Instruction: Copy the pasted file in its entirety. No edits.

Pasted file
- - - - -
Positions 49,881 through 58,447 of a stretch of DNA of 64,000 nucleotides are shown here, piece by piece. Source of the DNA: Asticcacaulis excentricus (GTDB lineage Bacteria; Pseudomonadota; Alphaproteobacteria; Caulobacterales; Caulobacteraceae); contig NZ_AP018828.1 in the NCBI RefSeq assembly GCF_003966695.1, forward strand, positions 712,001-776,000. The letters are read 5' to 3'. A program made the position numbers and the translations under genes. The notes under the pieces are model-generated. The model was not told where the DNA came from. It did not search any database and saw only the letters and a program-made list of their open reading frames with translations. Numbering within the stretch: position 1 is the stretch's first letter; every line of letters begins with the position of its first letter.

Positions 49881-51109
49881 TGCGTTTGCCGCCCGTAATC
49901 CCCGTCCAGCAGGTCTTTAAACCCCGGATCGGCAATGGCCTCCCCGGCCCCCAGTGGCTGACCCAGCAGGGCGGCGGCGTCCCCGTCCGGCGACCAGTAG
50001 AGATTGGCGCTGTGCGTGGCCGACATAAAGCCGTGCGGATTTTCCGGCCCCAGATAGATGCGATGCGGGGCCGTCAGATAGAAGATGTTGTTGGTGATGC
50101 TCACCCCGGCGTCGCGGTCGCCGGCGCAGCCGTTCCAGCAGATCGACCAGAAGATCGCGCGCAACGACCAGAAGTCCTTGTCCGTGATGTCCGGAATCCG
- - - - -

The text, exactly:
Positions 49,881 through 58,447 of a stretch of DNA of 64,000 nucleotides are shown here, piece by piece. Source of the DNA: Asticcacaulis excentricus (GTDB lineage Bacteria; Pseudomonadota; Alphaproteobacteria; Caulobacterales; Caulobacteraceae); contig NZ_AP018828.1 in the NCBI RefSeq assembly GCF_003966695.1, forward strand, positions 712,001-776,000. The letters are read 5' to 3'. A program made the position numbers and the translations under genes. The notes under the pieces are model-generated. The model was not told where the DNA came from. It did not search any database and saw only the letters and a program-made list of their open reading frames with translations. Numbering within the stretch: position 1 is the stretch's first letter; every line of letters begins with the position of its first letter.

Positions 49881-51109
49881 TGCGTTTGCCGCCCGTAATC
49901 CCCGTCCAGCAGGTCTTTAAACCCCGGATCGGCAATGGCCTCCCCGGCCCCCAGTGGCTGACCCAGCAGGGCGGCGGCGTCCCCGTCCGGCGACCAGTAG
50001 AGATTGGCGCTGTGCGTGGCCGACATAAAGCCGTGCGGATTTTCCGGCCCCAGATAGATGCGATGCGGGGCCGTCAGATAGAAGATGTTGTTGGTGATGC
50101 TCACCCCGGCGTCGCGGTCGCCGGCGCAGCCGTTCCAGCAGATCGACCAGAAGATCGCGCGCAACGACCAGAAGTCCTTGTCCGTGATGTCCGGAATCCG